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Diagnosing vestibular hypofunction: an update

Abstract

Unilateral or bilateral vestibular hypofunction presents most commonly with symptoms of dizziness or postural imbalance and affects a large population. However, it is often missed because no quantitative testing of vestibular function is performed, or misdiagnosed due to a lack of standardization of vestibular testing. Therefore, this article reviews the current status of the most frequently used vestibular tests for canal and otolith function. This information can also be used to reach a consensus about the systematic diagnosis of vestibular hypofunction.

Introduction

Vestibular hypofunction (also vestibulopathy, vestibular dysfunction, -hyporeflexia, -loss, -failure, -deficiency), i.e. a unilateral or a bilateral vestibulopathy, is a heterogeneous disorder of the peripheral and/or rarely central vestibular system leading typically to disabling symptoms such as dizziness, imbalance, and/or oscillopsia [1,2,3]. It affects up to 95 million adults in Europe and the USA [4]. Unfortunately, vestibular hypofunction is often missed or misdiagnosed. Fortunately, nowadays vestibular function of the semicircular canals and the otolith organs can be quantified, but there are still some diagnostic challenges [5,6,7,8,9,10]. For instance, no consensus has been reached regarding standardization of vestibular testing yet. This leads to a large variability in normative and pathologic cut-off values. Furthermore, not many vestibular laboratories have obtained their own normative values [11]. For the purpose of standardization, this article reviews the current status of the most clinically used vestibular tests. The topo-diagnostic value of posturography, despite its broad application, is already a long time under dispute, and for that reason not addressed in this review [12]. Finally, a new method for self-motion perception will be discussed.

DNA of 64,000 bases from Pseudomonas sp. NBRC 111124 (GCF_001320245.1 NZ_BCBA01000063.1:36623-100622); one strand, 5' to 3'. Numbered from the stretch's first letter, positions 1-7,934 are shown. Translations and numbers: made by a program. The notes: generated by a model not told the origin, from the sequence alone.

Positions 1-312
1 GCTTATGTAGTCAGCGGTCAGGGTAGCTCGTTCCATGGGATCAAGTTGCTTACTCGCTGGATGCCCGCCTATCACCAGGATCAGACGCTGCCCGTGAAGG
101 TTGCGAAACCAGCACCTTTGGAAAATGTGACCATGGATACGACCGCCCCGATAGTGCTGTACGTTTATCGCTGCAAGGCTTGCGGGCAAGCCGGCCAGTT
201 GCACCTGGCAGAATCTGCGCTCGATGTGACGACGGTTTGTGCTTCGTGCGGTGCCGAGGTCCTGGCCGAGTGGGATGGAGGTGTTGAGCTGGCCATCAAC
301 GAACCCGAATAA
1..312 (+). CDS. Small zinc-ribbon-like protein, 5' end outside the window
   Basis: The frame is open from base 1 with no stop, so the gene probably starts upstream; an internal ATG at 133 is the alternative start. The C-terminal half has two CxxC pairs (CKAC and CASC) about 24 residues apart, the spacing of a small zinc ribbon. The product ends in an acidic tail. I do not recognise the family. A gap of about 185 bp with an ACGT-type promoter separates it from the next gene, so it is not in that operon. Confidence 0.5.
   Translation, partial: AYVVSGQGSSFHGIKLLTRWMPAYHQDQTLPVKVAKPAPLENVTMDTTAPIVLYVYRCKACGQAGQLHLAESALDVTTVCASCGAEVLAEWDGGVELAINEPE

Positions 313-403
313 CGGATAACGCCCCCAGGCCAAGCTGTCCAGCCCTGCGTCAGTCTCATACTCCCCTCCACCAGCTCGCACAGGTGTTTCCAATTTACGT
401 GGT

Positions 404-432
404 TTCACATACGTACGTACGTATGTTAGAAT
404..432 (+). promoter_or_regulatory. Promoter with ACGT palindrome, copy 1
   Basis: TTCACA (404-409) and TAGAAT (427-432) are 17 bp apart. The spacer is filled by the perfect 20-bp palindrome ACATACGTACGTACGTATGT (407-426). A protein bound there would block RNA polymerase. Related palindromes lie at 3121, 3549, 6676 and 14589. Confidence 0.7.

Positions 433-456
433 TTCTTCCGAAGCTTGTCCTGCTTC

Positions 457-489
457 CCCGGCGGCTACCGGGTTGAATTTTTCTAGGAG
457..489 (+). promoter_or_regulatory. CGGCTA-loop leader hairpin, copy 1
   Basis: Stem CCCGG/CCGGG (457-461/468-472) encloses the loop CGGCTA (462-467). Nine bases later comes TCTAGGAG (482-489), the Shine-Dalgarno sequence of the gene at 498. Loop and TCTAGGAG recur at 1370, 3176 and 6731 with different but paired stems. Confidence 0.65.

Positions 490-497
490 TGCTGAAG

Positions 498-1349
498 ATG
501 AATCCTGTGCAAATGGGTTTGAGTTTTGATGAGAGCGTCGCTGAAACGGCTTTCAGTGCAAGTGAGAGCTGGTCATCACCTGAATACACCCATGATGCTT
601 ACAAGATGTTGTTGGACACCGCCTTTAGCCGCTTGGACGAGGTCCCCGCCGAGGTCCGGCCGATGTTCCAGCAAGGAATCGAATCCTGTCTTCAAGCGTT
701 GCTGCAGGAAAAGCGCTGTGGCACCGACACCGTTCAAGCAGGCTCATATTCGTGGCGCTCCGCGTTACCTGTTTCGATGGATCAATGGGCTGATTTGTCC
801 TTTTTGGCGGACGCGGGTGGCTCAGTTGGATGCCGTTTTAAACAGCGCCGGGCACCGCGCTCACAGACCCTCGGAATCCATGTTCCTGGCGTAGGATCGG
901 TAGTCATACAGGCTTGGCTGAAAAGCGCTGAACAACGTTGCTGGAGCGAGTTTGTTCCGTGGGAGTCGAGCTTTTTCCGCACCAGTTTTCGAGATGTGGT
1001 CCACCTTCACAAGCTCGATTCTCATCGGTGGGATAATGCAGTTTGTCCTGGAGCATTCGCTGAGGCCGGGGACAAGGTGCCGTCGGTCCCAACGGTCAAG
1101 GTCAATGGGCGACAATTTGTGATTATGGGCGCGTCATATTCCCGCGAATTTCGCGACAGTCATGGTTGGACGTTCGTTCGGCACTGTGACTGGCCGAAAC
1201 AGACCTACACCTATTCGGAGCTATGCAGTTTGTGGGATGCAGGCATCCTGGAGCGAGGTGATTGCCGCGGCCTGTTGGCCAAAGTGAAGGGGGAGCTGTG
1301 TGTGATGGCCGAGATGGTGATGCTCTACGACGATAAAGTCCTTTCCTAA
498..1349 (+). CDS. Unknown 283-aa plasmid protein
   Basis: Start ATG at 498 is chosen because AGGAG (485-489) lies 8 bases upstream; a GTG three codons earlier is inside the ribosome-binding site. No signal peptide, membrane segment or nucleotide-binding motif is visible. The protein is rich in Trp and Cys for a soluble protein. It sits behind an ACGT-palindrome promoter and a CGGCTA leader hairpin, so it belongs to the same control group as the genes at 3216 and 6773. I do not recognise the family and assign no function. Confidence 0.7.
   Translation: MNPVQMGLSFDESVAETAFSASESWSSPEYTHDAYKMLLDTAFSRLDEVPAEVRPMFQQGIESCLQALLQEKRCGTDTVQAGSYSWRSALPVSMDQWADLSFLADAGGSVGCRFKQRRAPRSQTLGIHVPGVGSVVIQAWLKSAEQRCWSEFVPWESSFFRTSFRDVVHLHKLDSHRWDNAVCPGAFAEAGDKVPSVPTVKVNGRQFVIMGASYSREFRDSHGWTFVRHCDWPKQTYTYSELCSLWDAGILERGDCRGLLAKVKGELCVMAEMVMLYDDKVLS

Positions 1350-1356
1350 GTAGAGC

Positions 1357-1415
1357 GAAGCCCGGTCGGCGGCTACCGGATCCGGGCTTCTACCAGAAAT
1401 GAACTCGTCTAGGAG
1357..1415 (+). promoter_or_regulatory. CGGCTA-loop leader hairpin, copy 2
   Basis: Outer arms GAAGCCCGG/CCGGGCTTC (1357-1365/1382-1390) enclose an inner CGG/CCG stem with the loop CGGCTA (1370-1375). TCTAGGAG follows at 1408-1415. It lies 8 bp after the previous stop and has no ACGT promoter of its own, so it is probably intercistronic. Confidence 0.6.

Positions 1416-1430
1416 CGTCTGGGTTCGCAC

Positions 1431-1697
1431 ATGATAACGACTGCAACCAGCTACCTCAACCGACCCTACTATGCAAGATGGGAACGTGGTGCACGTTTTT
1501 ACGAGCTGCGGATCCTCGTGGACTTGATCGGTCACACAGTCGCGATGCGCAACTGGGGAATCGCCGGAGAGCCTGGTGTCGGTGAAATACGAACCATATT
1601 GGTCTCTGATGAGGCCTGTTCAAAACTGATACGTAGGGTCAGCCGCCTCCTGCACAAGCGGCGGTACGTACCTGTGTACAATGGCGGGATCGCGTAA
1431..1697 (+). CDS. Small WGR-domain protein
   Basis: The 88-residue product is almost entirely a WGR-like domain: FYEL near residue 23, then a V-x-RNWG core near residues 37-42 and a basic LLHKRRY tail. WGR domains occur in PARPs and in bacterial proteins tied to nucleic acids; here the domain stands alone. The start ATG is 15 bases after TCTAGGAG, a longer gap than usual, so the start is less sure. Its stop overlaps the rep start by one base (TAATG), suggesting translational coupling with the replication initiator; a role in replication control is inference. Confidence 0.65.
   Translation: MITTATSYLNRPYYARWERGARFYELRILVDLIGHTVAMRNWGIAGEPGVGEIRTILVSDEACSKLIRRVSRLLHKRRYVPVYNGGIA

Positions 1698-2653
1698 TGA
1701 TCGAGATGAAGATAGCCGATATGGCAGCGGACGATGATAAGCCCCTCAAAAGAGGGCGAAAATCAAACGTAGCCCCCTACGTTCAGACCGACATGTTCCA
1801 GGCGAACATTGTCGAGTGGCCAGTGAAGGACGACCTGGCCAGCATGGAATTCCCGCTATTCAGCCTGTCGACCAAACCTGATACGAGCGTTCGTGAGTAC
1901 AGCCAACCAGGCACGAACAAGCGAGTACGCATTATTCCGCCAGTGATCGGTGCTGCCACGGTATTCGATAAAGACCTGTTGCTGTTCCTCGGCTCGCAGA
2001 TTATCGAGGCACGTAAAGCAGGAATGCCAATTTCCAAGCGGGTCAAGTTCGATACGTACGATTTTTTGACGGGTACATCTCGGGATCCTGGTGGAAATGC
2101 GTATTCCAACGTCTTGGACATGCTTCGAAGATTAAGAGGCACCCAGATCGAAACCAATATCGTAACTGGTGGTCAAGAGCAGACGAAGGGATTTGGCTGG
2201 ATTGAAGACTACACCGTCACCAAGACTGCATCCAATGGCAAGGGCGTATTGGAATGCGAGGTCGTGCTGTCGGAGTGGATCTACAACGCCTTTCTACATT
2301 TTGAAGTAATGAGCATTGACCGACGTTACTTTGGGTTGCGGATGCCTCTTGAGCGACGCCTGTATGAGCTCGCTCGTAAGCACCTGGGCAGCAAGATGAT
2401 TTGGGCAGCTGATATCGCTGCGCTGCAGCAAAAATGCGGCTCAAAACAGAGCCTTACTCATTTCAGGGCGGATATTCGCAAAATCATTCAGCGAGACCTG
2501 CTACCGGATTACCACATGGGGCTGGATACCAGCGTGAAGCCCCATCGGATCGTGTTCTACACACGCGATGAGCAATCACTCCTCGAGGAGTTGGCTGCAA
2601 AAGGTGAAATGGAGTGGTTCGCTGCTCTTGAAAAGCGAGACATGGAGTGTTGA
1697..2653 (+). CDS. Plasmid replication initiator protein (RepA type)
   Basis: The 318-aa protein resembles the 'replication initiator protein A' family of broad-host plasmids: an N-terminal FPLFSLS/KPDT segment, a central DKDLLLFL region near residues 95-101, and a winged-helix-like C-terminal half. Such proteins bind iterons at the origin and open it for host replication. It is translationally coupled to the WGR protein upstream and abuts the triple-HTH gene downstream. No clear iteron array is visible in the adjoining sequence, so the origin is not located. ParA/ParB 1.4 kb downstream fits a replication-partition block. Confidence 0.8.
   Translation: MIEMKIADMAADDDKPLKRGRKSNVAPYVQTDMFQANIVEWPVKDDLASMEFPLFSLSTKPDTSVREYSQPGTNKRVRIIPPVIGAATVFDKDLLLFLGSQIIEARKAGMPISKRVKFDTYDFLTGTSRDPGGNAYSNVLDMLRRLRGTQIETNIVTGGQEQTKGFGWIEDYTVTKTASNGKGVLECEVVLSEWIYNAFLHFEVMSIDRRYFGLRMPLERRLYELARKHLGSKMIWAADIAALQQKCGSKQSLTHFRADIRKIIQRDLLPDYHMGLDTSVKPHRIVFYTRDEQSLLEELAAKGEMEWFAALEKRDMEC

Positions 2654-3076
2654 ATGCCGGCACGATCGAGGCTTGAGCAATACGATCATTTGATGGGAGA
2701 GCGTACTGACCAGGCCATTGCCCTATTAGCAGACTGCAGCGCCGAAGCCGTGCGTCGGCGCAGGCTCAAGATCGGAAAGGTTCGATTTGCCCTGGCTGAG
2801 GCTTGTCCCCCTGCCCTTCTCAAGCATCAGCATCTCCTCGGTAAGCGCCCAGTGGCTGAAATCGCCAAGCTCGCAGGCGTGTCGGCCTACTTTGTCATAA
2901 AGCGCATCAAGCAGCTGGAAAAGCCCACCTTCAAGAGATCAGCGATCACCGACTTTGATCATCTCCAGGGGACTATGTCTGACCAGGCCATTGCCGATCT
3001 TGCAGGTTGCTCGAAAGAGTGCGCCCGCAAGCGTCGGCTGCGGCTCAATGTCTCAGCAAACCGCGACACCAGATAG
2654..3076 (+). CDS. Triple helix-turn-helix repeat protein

Video-oculography and electro-oculography

Nowadays, video-oculography (VOG) is used as a routine method in clinical practice to quantitatively measure eye movements, whereas EOG has rarely applied anymore [13].

Using an infrared video camera, VOG detects eye movements by analyzing 2D images of the eye that is illuminated by infrared LEDs. The position of the pupil is calculated and used to track the horizontal and vertical eye movements, generally up to sample frequencies of 250 Hz or less [15]. Resolution and accuracy of VOG vary with image quality but are generally < 1° in 2D over a gaze range of a minimum of ± 25° horizontal and ± 20° vertical, as long as the pupil is fully visible for the camera. Detection of torsional eye movements is based on the detection of rotation of the iris structure around the pupil center. This technique often fails as the image of the iris varies with gaze due to its 3D structure. Another possible alternative is to use a contact lens with markers [16]. However, this method is not common in practice and its clinical value is still to be determined.